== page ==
The ideal self is an essential part of our identity, which makes it even harder to let it go.
Let’s face it: if we’re just imagining doing certain things, and not doing them in reality, there must be a reason.
It’s not that we don’t like those things; and it’s not even that we don’t want them bad enough, or that we don’t have enough self-control or will power to achieve them.
The fact is that we objectively don’t have the time for them.
Yeah, we like to thing that we can do everything and accomplish all the things we would like to accomplish – it’s actually easier, especially for use over-achievers, to think that we’re just too lazy and that we could do everything if we just tried hard enough – than to admit that, really, there’s not place for everything in our lives.
I think a common thought, especially in the field of language learning, is something among the lines of ‘it’s already October and I still have to start preparing for the upcoming session of ___ (insert language proficiency test name here), why on earth didn’t I start studying back in January?’.
Well, guess what? In January you were busy doing other things. Sleeping, for one. Eating. Cooking. Washing the dishes, showering, shampooing. Having headaches. Watching a movie, reading a book. Spending time with your loved ones. Yes, also scrolling the news or Instagram feeds, sure. But it’s not only that.
Even if we cut 100% of the time we spend of social media, it’s not easy to assume we will finally find the time, all the time we actually need to do the things we’ve been putting off.
Does this mean that we (I) don’t waste way too much time on social medias? We (I) do, of course, but I think we should first evaluate how much time in total we have really available, then cut down on the SM consumption, and only then make a plan about how we’re going to use those super precious spare hours.
Adulthood brings along a lot of responsibilities – towards other people, but also towards ourselves. I’d love to find more time to study Chinese, but I don’t think I’ll make a great deal if in turn I have to take time away from house cleaning or personal hygiene.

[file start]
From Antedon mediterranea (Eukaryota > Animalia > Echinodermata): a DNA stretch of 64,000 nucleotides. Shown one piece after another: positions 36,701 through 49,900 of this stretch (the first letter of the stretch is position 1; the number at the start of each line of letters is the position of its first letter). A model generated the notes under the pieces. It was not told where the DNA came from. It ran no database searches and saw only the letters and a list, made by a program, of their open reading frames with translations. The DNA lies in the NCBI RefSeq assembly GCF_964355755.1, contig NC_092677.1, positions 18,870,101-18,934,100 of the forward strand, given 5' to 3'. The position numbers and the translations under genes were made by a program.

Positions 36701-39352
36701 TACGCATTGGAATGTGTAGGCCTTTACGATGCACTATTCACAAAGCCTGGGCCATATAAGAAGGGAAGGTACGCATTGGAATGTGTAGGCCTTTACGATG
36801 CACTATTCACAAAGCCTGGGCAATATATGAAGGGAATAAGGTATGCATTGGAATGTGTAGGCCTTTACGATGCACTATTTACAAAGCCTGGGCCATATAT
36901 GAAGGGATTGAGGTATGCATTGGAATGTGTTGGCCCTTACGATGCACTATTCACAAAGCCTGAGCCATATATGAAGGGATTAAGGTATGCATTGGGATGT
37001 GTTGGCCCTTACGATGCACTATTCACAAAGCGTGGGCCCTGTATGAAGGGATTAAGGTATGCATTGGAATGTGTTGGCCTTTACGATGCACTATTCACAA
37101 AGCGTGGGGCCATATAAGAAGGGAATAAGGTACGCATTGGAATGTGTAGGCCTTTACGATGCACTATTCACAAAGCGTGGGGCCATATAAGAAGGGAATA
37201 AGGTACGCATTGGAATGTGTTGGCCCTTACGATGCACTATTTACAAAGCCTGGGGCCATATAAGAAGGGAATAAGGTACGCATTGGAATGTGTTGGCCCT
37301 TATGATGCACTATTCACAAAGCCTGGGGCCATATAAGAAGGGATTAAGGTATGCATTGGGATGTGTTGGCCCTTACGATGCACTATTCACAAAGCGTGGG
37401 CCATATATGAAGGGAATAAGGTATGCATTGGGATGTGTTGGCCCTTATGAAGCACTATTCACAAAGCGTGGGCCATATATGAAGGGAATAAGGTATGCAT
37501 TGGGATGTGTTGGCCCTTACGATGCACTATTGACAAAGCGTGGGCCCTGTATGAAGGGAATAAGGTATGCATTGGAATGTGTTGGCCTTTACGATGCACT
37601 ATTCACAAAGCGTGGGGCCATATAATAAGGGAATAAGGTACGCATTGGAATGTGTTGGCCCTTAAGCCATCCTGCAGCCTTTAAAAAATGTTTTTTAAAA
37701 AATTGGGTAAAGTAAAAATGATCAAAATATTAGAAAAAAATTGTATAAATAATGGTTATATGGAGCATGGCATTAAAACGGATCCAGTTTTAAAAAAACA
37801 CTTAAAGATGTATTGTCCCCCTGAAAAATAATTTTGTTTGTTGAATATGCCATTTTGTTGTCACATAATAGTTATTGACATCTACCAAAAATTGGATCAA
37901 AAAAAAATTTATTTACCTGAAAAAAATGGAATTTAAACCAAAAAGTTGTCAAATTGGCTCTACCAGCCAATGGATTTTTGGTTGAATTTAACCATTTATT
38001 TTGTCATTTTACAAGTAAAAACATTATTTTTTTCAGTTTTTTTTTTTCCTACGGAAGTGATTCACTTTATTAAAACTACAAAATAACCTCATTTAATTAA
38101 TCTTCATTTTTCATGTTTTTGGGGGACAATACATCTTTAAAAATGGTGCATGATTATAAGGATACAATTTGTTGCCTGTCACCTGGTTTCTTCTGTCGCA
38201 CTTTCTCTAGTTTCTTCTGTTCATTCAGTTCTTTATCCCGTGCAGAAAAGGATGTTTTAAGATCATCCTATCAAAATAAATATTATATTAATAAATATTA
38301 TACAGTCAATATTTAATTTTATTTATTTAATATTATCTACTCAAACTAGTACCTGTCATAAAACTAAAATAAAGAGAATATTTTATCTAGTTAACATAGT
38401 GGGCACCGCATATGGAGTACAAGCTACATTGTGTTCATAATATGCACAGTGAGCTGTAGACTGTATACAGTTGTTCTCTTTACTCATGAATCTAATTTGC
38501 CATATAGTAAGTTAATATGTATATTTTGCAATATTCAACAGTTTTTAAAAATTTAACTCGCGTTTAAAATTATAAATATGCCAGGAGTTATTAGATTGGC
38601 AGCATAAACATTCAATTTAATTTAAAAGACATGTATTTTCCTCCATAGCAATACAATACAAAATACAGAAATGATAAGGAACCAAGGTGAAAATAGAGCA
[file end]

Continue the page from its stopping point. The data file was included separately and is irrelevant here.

Yes, my ideal self is the one who wakes up at 6:00am to do yoga and who studies 1h of Chinese before even eating breakfast; the real self is the one who in wintertime struggles to get up at 7:10 because outside is too dark and melatonin remains active much longer that it should. (Seriously, I need to get one of these lamps if I want to survive the Scottish winter).
There’s nothing wrong in trying to make the real self look a bit more like the ideal one; but there’s no point in stressing over it when we’re already juggling between work, family and personal commitments. Plus the ideal self is maybe someone we’re not even that interested in becoming – it took me a couple of months of scribbling in my planner before discovering I actually don’t give a damn about gratitude journals 😌 – despite what everyone else on the internet is doing right now.
The combination of the idea that I have infinite time in my days/weeks and the aspirations of my ideal self brings me to an habit of overscheduling and overcommitting, which in turns causes stress and disappointment in myself (hence the ‘I accomplished half of what I wanted’ thoughts).
Wrapping things up: there’s nothing inherently good or bad out there, and the internet is not exception. Instagram is not evil, Pinterest is not evil, FB is not evil (well, it actually is, but that’s not the point). I can’t even start to list all the ways internet has had an amazing impact on my life; I’ve had the chance to connect with some incredible, like-minded people scattered around the world I wouldn’t had the chance to meet otherwise. But it’s too easy to feel like what see and read online should automatically apply to our life as well, and that’s definitely not always the case.
I often expect too much of myself, without actually considering the material conditions in which I happen to operate. In this regard, browsing the internet is of no help as it fuels the idea that everyone else is doing everything – and so I should watch how they’re doing it, and expect and demand more from myself.
A few quick recipes to try and get the problem under control:
I. restrain myself from typing on google the formula ‘how to….’ whatever follows. I already know how to everything since I spent the last 3/4 years reading every possible article on every possible topic may be of interest for me – and if I don’t actually know, let’s try something myself instead of relying on others.
II. believe in my choices (whether it’s planners, language learning programs etc.) and don’t just assume other people have it all figured out smarter and better. Even if they do, I still have to learn by myself and make my own mistakes – I’m not going to be miss perfect anyway.
III. draw inspiration from my own past work instead of that of others. One of the problems I may have in finding the right system for note taking in Chinese for example must derive from the fact that I never actually stopped to think what worked and what didn’t in my own system. More inward reflection will definitely benefit.
IV. go back to basics – less apps, less planners, less skincare products, less language learning resources. Start again from what worked in the past and stick to it, don’t keep adding things up. Aim at mastery, get my values straight and eliminate everything else.
Will I be able to follow my own advice?